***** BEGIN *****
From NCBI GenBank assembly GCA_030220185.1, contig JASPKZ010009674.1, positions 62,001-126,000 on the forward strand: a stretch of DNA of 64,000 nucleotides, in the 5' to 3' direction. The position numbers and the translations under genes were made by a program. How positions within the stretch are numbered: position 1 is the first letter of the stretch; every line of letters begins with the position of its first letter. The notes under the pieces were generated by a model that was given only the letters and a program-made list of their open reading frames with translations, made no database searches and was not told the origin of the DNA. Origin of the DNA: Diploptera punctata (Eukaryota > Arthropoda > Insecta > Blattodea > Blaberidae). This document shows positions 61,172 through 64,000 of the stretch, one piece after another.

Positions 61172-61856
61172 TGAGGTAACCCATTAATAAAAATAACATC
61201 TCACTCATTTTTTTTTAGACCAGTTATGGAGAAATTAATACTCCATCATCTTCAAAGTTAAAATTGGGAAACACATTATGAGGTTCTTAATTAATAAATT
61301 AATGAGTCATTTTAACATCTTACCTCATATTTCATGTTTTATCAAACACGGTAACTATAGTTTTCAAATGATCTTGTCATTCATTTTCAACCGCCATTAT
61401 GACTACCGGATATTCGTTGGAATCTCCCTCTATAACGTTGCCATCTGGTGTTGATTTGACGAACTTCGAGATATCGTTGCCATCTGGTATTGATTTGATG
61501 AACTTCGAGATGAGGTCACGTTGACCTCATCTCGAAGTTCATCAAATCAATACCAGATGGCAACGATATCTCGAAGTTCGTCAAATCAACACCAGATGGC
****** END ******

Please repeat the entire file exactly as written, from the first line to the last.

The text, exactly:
From NCBI GenBank assembly GCA_030220185.1, contig JASPKZ010009674.1, positions 62,001-126,000 on the forward strand: a stretch of DNA of 64,000 nucleotides, in the 5' to 3' direction. The position numbers and the translations under genes were made by a program. How positions within the stretch are numbered: position 1 is the first letter of the stretch; every line of letters begins with the position of its first letter. The notes under the pieces were generated by a model that was given only the letters and a program-made list of their open reading frames with translations, made no database searches and was not told the origin of the DNA. Origin of the DNA: Diploptera punctata (Eukaryota > Arthropoda > Insecta > Blattodea > Blaberidae). This document shows positions 61,172 through 64,000 of the stretch, one piece after another.

Positions 61172-61856
61172 TGAGGTAACCCATTAATAAAAATAACATC
61201 TCACTCATTTTTTTTTAGACCAGTTATGGAGAAATTAATACTCCATCATCTTCAAAGTTAAAATTGGGAAACACATTATGAGGTTCTTAATTAATAAATT
61301 AATGAGTCATTTTAACATCTTACCTCATATTTCATGTTTTATCAAACACGGTAACTATAGTTTTCAAATGATCTTGTCATTCATTTTCAACCGCCATTAT
61401 GACTACCGGATATTCGTTGGAATCTCCCTCTATAACGTTGCCATCTGGTGTTGATTTGACGAACTTCGAGATATCGTTGCCATCTGGTATTGATTTGATG
61501 AACTTCGAGATGAGGTCACGTTGACCTCATCTCGAAGTTCATCAAATCAATACCAGATGGCAACGATATCTCGAAGTTCGTCAAATCAACACCAGATGGC